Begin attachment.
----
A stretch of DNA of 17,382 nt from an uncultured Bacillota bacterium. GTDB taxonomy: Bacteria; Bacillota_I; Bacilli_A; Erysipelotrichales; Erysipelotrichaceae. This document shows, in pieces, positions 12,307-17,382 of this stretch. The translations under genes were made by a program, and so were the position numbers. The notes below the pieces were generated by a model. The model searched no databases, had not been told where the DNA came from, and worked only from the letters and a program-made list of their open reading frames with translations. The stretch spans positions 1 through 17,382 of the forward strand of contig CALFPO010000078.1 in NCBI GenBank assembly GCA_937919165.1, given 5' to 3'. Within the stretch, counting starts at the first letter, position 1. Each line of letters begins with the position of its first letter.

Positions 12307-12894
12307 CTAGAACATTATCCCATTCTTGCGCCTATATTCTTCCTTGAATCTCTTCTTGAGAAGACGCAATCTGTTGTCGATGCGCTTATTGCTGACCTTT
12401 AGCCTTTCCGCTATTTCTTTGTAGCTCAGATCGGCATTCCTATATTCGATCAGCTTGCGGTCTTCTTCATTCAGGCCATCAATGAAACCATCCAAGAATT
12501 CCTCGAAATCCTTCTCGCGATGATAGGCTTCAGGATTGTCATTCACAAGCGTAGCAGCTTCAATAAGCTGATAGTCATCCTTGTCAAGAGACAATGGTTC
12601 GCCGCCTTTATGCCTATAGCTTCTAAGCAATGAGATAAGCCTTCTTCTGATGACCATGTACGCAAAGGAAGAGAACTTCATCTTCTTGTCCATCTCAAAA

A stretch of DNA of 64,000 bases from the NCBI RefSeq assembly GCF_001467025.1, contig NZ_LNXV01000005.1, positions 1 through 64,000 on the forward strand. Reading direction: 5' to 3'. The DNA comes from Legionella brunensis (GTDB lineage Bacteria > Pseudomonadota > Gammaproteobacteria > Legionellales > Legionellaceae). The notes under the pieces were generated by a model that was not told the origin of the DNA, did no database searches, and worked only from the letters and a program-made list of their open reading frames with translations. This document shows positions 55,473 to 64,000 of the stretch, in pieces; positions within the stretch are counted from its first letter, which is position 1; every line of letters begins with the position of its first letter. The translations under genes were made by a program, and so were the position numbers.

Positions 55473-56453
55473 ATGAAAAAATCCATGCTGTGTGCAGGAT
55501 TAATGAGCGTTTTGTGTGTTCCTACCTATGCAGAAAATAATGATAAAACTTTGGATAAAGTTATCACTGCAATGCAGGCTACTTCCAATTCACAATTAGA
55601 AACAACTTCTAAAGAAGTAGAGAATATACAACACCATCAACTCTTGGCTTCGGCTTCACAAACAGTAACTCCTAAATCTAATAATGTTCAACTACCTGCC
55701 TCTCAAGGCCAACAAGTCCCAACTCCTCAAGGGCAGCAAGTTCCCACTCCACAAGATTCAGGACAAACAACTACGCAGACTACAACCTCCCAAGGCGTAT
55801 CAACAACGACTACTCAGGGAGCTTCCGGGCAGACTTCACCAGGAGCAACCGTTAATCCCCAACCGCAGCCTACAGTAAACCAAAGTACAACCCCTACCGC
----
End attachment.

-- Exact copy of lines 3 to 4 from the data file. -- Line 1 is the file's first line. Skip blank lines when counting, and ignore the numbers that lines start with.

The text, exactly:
12307 CTAGAACATTATCCCATTCTTGCGCCTATATTCTTCCTTGAATCTCTTCTTGAGAAGACGCAATCTGTTGTCGATGCGCTTATTGCTGACCTTT
12401 AGCCTTTCCGCTATTTCTTTGTAGCTCAGATCGGCATTCCTATATTCGATCAGCTTGCGGTCTTCTTCATTCAGGCCATCAATGAAACCATCCAAGAATT